In Vermont, it is illegal for an adult (someone 18 or older) to have sex with a minor (someone 16 or younger), even if the sex is consensual. Those who break the law have committed statutory rape.
Statutory rape laws are premised on the assumption that minors are incapable of giving informed consent to sexual activities. Their incapacity is written into the statute—hence the term, “statutory” rape. The age of consent can vary among states, and some states differentiate between consensual sex between minors who are close in age (for example, two teenagers of the same age), as opposed to sex between a minor and a much older adult.
Though statutory rape does not require that the prosecutor prove an assault, it is still rape. Of course, rape that does involve force or an assault is illegal in Vermont and prosecuted as forcible rape. Assaults of a sexual nature may also be charged under the state’s assault and battery or child enticement and abuse laws.
Statutory rape is prosecuted under Vermont’s sexual assault and lewd and lascivious conduct laws. Penalties depend on the ages of the defendant and victim, and the conduct that occurred, as described below.
Aggravated sexual assault includes a sexual act (oral, genital, or anal sex or penetration, however slight) between with a minor who is younger than 13 years old when the defendant was at least 18 years old. Penalties include a fine of up to $50,000, at least ten years (and up to life) in prison, or both. (13 Vt. Stat. Ann. § 3253 (2018).)
Sexual assault includes a sexual act with a minor who is younger than 16 years old. Penalties include a fine of up to $10,000, up to 20 years in prison, or both. (13 Vt. Stat. Ann. §§ 3251, 3252 (2018).)
Lewd or lascivious conduct with a child includes an act with a child younger than 16, undertaken for the purpose of arousing or satisfying sexual passion or desire. A first conviction is punishable by a fine of up to $5,000, at least two (and up to 15) years in prison, or both. More serious fines and prison terms apply to second and subsequent convictions. (13 Vt. Stat. Ann. § 2602 (2018).)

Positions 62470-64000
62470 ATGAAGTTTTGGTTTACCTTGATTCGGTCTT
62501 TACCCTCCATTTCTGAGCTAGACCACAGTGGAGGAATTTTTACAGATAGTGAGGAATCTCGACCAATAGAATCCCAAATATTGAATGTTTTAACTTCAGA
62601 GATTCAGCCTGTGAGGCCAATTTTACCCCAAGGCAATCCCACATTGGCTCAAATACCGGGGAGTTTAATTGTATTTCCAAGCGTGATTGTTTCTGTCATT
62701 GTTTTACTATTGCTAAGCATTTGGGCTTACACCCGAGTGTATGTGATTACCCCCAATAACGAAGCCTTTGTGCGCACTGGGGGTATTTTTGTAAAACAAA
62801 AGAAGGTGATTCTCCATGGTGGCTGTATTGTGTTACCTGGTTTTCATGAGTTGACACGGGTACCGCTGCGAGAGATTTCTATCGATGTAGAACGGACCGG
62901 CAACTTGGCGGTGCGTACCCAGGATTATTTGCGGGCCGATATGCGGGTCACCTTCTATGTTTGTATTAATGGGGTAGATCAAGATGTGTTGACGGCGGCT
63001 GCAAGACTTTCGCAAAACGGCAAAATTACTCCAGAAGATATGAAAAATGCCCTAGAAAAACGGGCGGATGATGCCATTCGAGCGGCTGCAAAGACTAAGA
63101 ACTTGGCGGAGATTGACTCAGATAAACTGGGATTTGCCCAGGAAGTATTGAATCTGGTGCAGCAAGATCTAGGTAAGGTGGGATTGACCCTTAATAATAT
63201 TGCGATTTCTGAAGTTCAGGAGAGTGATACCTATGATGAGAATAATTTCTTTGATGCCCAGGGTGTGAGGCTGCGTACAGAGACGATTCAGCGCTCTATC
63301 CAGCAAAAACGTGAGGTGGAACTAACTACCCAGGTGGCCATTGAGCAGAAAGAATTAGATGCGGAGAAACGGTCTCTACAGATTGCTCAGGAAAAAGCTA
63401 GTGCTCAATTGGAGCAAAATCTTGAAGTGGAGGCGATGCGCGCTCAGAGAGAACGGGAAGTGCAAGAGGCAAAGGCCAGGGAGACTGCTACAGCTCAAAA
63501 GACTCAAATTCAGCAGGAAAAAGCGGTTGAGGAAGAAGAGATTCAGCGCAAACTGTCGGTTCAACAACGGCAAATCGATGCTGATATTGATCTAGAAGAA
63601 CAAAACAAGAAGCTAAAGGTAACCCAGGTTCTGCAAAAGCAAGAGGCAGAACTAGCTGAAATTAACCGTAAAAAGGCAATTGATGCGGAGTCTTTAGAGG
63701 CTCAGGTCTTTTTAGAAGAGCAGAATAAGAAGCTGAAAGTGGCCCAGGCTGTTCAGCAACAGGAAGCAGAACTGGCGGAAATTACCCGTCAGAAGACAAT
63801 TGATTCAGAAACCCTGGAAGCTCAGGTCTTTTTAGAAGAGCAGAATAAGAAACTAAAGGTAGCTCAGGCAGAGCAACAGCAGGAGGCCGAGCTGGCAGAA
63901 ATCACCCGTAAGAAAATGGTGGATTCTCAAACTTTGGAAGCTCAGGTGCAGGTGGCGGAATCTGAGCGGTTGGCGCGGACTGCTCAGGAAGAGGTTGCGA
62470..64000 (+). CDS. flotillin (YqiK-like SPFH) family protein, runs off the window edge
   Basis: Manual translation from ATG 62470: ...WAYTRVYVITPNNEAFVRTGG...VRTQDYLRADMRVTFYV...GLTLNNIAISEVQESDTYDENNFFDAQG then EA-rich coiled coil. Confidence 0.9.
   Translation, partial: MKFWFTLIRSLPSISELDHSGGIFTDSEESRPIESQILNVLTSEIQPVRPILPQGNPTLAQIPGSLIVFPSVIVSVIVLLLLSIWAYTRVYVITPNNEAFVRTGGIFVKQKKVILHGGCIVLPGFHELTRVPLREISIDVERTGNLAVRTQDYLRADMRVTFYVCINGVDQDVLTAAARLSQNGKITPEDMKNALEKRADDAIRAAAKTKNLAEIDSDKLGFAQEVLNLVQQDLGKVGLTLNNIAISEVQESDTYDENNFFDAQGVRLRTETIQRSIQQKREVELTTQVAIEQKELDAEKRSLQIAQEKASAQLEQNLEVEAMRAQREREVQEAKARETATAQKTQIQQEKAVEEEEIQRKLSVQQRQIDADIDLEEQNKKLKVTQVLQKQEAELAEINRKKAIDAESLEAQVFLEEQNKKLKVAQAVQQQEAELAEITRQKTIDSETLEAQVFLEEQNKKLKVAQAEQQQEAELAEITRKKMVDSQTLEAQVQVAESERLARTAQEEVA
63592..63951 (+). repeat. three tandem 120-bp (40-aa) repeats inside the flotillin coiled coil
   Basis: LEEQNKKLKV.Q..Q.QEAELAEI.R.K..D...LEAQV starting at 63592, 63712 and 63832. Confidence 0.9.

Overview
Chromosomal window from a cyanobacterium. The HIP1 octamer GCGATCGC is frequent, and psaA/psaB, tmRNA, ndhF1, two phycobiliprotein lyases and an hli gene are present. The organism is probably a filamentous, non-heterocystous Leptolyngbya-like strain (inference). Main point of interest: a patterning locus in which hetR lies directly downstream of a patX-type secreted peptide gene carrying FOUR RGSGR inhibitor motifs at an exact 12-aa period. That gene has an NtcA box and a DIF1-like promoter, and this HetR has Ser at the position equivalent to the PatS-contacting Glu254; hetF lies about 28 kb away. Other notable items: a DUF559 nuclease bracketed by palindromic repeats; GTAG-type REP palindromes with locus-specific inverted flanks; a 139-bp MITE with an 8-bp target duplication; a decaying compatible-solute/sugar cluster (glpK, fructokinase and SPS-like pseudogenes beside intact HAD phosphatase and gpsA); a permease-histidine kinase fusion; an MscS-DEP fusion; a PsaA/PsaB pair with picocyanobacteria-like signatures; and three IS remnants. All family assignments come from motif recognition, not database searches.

State law requires that, in addition to the applicable fines and prison time, people convicted of certain sexual crimes (including certain instances of statutory rape) must register as sex offenders. (13 Vt. Stat. Ann. §§ 5401, 5402 (2018).)
Defendants charged with statutory rape have the usual defenses available to all criminal defendants, such as “Someone else committed this crime,” or “The alleged conduct did not occur.” One or more of the following defenses may apply.
Vermont has a marital exemption for statutory rape that allows consensual sex between a married minor and that minor’s spouse, even though their ages would prohibit it if they were not married. (13 Vt. Stat. Ann. §§ 3251, 3252 (2018).) This defense is a remnant of the marital rape exemption.
Minors are legally incapable of giving consent to having sex. So for example, if Jen, a 15-year-old willingly has sex with Tony, her 23-year-old boyfriend, Tony can be charged with rape, since Jen is not legally capable of giving consent in the first place.
But if Jen and Tony are married, Tony need not fear criminal charges for having consensual sex with Jen. This is because Vermont has a marital exemption to the state’s statutory rape laws.
However, if Tony were to rape Jen (force her to have sex against her will), he would have no protection under the law even if the two are married.
Named after Shakespeare’s young lovers, “Romeo and Juliet” exceptions are intended to prevent serious criminal charges against teenagers who engage in consensual sex with others close to their own age. Vermont’s Romeo and Juliet exemption protects from prosecution certain minors who engage in consensual sex. The law applies to consensual sexual acts between a minor who is at least 15 and a defendant who is younger than 19. (13 Vt. Stat. Ann. § 3252 (2018).)
Defendants accused of statutory rape often claim that they had no reason to know that their partner was underage. They may argue that the victim herself represented that she was older than she was, and that a reasonable person would have believed her. But as in most states, in Vermont even a reasonable mistake of age is not a defense to statutory rape. (State v. Searles, 159 Vt. 525 (1993).)
If you are facing a statutory rape charge, consider consulting with an experienced criminal defense attorney who regularly practices in your area. The law can change at any time, and a lawyer can evaluate the strength of the prosecution’s case against you and help develop any defenses that might apply to your case.
A lawyer can often negotiate with the prosecutor for a lesser charge or a reduction in penalties (such as, for example, probation instead of prison time) and will know how prosecutors and judges typically handle cases like yours.
If you are a victim of sexual assault or rape, contact Rape, Abuse & Incest National Network (RAINN) for online help and local resources.
Updated September 27, 2018